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Tell me if this sounds like you: You have a quiet, carefree life. Your job is rewarding and relaxing, and your days and weeks flow smoothly. You make more than enough money and you have a perfect work-life balance. Your kids are perfect angels and your dogs never bark.

You have plenty of time to enjoy the outdoors and exercise regularly, and you're hardly ever stressed NO?

This doesn't sound like you?

Well, consider yourself normal.

Every person deals with a least a moderate amount of stress, but it's how we deal with it that has an impact on our health.

Stress is the body's natural defense against danger, or at least, perceived danger. Your body flushes your system with hormones to prepare it for confronting danger. Your body will react to stress in a number of ways. Your pulse rate and blood pressure will rise, your breathing will get faster, digestive system slows along with immunity functions and your muscles will tense. Most of these bodily functions will cause you to lose sleep too.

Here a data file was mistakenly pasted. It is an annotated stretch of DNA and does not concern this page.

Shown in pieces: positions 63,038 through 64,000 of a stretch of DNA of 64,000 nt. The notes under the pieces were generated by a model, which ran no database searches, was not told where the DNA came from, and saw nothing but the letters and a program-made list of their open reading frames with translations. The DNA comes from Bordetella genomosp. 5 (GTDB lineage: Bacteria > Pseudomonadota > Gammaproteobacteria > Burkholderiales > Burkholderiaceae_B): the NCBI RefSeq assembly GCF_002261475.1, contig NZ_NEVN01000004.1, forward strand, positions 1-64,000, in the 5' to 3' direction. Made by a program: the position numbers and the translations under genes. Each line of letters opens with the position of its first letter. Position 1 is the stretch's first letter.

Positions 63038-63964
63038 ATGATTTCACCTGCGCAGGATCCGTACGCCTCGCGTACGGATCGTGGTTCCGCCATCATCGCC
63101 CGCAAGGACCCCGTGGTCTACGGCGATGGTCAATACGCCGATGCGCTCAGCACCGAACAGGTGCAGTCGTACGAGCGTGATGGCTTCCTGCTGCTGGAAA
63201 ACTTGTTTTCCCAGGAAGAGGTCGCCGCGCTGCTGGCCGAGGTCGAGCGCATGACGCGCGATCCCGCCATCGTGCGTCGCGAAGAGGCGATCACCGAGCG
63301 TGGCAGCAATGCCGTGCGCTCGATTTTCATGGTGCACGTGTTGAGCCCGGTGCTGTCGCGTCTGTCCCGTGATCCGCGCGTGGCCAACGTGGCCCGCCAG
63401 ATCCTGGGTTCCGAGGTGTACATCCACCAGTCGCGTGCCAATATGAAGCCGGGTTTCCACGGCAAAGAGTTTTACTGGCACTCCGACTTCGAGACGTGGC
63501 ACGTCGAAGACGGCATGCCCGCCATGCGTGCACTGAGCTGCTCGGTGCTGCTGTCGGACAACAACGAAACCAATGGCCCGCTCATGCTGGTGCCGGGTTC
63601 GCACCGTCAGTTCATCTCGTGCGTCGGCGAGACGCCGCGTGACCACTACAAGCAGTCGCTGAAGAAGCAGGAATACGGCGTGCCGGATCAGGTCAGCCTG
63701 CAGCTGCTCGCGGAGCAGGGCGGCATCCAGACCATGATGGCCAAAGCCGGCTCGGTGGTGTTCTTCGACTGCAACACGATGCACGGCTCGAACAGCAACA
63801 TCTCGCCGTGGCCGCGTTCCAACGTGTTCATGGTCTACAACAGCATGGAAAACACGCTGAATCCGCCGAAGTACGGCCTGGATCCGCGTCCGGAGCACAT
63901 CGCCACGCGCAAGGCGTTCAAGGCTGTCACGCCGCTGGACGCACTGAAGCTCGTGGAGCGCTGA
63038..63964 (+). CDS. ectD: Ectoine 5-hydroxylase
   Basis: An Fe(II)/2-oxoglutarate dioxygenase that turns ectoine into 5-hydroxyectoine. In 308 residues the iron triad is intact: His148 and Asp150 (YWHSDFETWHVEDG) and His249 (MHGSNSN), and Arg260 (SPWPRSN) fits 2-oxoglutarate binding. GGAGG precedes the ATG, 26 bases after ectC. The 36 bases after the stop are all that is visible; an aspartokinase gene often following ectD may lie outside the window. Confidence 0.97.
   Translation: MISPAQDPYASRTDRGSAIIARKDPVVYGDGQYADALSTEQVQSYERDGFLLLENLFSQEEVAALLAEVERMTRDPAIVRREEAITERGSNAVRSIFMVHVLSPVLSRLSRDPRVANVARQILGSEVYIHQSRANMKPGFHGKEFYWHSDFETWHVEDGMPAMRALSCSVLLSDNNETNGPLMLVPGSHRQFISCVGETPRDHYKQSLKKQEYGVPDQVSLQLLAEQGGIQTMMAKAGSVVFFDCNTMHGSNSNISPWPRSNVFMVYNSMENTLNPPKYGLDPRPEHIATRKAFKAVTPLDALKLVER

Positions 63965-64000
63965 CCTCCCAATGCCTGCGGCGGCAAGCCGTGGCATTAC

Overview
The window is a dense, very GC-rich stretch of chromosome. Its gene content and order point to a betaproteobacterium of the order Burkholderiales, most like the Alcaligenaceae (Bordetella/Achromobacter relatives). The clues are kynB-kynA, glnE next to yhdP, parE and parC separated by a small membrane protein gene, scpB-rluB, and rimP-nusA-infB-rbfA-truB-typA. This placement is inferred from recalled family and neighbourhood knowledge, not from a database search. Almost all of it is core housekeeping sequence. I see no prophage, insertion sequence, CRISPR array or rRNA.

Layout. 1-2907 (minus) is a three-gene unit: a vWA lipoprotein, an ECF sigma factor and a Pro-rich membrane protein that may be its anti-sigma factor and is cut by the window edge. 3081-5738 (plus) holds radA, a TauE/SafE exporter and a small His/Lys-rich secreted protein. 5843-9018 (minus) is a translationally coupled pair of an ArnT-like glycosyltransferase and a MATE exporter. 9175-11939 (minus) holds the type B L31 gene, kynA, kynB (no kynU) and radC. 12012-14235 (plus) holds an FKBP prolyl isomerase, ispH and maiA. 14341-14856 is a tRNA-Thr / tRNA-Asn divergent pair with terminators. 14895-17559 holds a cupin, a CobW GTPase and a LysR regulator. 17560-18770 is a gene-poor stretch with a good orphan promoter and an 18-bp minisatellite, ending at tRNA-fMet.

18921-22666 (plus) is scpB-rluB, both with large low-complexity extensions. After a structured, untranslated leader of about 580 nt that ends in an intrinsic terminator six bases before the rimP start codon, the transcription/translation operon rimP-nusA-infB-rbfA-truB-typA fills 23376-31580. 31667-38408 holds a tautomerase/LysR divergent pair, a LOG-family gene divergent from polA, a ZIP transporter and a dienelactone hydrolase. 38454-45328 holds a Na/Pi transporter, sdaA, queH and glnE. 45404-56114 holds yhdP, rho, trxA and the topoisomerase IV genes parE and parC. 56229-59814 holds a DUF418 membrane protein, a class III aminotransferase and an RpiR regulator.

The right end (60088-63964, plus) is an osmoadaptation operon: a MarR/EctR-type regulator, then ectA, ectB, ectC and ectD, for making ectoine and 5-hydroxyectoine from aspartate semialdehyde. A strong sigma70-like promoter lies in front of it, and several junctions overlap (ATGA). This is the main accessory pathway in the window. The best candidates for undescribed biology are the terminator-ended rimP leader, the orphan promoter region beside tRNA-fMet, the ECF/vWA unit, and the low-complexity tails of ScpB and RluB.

Chronic stress has a number of negative effects on your health and can contribute to diseases like heart disease, diabetes, strokes, depression, anxiety and various digestive disorders.

There are a number of ways to manage or prevent your stress from negatively impacting your health:

- Exercise is a great way to improve both your physical and mental state.

- Reduction of chemicals that can make stress worse. (Caffeine, alcohol and drugs.)

- Proper nutrition, as a balanced diet with plenty of fruits and vegetables helps maintain the immune system during times of high stress.

- Talking or "letting off steam" with family, friends or trusted coworkers is a great way to release some thoughts or stressors.

- Deep breathing, meditation and relaxation. These techniques can slow down the system and help you relax.

There are a couple of free apps, like Calm and Headspace, that I have begun using this year to help with sleep and focus, along with relaxation and stress relief. Check them out!

Brett Blythe is the health and wellness director at the Jefferson City Area YMCA. Blythe has a bachelor's degree in exercise physiology/strength and conditioning from Lindenwood University and a master's degree in athletics and recreation administration from William Woods University.

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